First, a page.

Moving Us Closer To Osler
A Miller Coulson Academy of Clinical Excellence Initiative

The Forgotten One


A caregiver’s compassion-fatigue affects the patient. Caregiver support should be considered in the treatment plan. 

As medical students, many of my peers and I can recount transformative moments with patients that have guided our vocational pursuits, including our chosen specialties. Our patients inspire, challenge, and refine us. They help us discover great needs within medicine that we may not have otherwise appreciated.  


Less often do such defining instances centralize not the patient, but the person sitting next to them: the caregiver. More unusual is that a caregiver’s silence can be the transformative moment that helps a trainee discover their passion and place within medicine, as it did for me.  


She was both the spouse and caregiver of a 50-year-old man rendered severely and permanently disabled by multiple system atrophy, a progressive, incurable, and dehumanizing neurodegenerative disease. She remained silent, except to share her hometown when I tried to make small talk. Her face revealed a despairing spouse who never signed up to be a 24/7 caregiver for her previously robust husband. I sensed she believed this appointment was for her husband, as it was, but that it was strictly so–that there was no room to engage with her suffering, when in comparison her husband’s appeared so much greater. Her reticence to talk, even with the physician, perplexed and affected me deeply. I feared what thoughts she harbored. Her silence pierced me more than words could.  


My lasting regret, which I reflect on often, is that I wasn’t courageous enough to ask her about her own pain. What might she have said? What help might she have received that day? She was in plain sight; how could I have forgotten her?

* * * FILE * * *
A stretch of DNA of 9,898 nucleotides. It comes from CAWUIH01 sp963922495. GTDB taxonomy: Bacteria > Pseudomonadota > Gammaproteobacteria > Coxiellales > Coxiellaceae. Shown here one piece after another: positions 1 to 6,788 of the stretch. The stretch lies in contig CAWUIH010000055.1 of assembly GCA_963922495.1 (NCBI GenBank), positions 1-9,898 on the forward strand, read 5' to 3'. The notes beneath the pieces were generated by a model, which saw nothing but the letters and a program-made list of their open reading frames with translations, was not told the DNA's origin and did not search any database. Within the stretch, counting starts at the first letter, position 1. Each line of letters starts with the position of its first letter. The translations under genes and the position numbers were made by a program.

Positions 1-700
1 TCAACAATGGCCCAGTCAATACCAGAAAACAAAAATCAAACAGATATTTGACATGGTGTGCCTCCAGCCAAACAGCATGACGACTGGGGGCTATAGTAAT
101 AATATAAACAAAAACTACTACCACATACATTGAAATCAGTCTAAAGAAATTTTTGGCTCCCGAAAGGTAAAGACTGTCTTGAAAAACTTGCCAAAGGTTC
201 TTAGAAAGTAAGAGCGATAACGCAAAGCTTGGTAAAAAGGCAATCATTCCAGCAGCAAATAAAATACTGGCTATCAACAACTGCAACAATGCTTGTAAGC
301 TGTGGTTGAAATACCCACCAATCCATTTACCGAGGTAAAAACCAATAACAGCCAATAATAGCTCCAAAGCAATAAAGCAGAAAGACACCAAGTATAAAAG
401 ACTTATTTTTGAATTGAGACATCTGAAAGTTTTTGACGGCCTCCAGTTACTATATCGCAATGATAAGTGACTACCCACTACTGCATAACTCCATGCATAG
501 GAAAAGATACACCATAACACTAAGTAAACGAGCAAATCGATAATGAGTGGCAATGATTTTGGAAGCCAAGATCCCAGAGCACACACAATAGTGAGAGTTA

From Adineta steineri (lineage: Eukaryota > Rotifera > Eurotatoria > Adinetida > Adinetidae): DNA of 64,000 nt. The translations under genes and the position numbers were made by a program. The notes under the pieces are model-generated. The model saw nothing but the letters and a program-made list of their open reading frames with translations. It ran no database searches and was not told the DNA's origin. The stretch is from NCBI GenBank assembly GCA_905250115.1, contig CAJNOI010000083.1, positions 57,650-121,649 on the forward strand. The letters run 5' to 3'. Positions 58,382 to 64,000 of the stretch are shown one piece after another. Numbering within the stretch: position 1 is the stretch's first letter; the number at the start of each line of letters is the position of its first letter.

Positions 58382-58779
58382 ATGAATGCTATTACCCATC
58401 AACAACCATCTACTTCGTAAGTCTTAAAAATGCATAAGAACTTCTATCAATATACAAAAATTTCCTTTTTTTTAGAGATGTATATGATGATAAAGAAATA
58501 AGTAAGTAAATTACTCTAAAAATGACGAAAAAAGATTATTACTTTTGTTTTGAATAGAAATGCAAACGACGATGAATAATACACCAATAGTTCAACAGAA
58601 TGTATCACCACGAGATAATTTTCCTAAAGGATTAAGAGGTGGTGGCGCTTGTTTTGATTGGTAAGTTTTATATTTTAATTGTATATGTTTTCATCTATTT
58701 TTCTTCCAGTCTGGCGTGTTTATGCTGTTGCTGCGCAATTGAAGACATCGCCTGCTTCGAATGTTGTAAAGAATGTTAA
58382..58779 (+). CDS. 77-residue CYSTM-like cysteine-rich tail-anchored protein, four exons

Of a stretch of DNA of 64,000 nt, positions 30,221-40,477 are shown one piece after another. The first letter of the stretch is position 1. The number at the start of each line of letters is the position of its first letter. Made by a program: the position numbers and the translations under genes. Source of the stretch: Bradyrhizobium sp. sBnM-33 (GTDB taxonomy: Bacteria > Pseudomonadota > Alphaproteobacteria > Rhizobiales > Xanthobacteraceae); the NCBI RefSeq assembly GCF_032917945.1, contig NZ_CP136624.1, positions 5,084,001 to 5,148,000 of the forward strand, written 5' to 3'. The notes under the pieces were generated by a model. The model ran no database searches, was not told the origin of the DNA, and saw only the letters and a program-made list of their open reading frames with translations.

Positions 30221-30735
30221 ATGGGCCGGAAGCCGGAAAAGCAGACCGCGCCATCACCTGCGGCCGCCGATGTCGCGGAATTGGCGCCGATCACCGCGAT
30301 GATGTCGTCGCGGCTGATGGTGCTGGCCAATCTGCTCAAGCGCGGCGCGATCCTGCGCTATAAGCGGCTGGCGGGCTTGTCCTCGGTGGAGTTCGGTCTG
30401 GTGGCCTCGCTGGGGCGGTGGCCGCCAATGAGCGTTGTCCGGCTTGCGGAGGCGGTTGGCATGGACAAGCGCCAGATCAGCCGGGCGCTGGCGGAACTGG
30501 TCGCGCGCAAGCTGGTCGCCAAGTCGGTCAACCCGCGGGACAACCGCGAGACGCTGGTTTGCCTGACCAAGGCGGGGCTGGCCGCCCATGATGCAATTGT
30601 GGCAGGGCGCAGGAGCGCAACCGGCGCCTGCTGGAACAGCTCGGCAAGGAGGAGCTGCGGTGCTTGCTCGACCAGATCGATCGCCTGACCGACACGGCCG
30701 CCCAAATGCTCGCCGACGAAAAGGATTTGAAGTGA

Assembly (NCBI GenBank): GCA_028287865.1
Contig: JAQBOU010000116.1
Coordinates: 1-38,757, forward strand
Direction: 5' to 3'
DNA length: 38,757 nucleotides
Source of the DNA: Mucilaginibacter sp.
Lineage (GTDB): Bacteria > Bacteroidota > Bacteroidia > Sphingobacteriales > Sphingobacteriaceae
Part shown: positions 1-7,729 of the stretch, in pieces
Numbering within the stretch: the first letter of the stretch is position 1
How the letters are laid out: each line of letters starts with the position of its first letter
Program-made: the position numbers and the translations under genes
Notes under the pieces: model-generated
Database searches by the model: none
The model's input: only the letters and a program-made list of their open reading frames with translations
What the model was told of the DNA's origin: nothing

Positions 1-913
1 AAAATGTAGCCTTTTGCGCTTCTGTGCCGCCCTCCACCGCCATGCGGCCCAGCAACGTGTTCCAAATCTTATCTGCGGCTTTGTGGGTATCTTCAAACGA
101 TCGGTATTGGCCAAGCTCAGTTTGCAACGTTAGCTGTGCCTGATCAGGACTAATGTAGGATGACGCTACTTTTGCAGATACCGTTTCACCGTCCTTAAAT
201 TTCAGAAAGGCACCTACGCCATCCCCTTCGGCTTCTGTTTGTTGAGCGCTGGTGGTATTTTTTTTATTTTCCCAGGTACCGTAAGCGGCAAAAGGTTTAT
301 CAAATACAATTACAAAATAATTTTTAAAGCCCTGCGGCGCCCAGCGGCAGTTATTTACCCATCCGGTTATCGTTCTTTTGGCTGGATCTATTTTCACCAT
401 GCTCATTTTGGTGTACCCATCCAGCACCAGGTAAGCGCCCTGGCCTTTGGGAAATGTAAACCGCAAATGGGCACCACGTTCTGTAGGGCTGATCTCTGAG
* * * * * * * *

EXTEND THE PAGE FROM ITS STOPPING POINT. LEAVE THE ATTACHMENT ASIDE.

I saw many people with neurodegenerative disorders that month on my neurology clerkship. All but one presented with a caregiver–usually their spouse, sometimes children or friends. I realized that caregivers are extensions of patients, and as such, patients themselves. Their well-being impacts patients, and their burnout means poorer patient care. I now believe that when appropriate, caregiver support should be considered in the patient’s treatment plan.  


These patients and their caregivers moved me to pursue neurology, that I may care for patients with severe disabilities caused by brain diseases and study and apply ways to ease their suffering. More importantly, they spurred me to become a physician who notices and addresses the often-overlooked ways that patients hurt. None of us should have to look very far, just closely. 






This piece expresses the views solely of the author. It does not necessarily represent the views of any organization, including Johns Hopkins Medicine.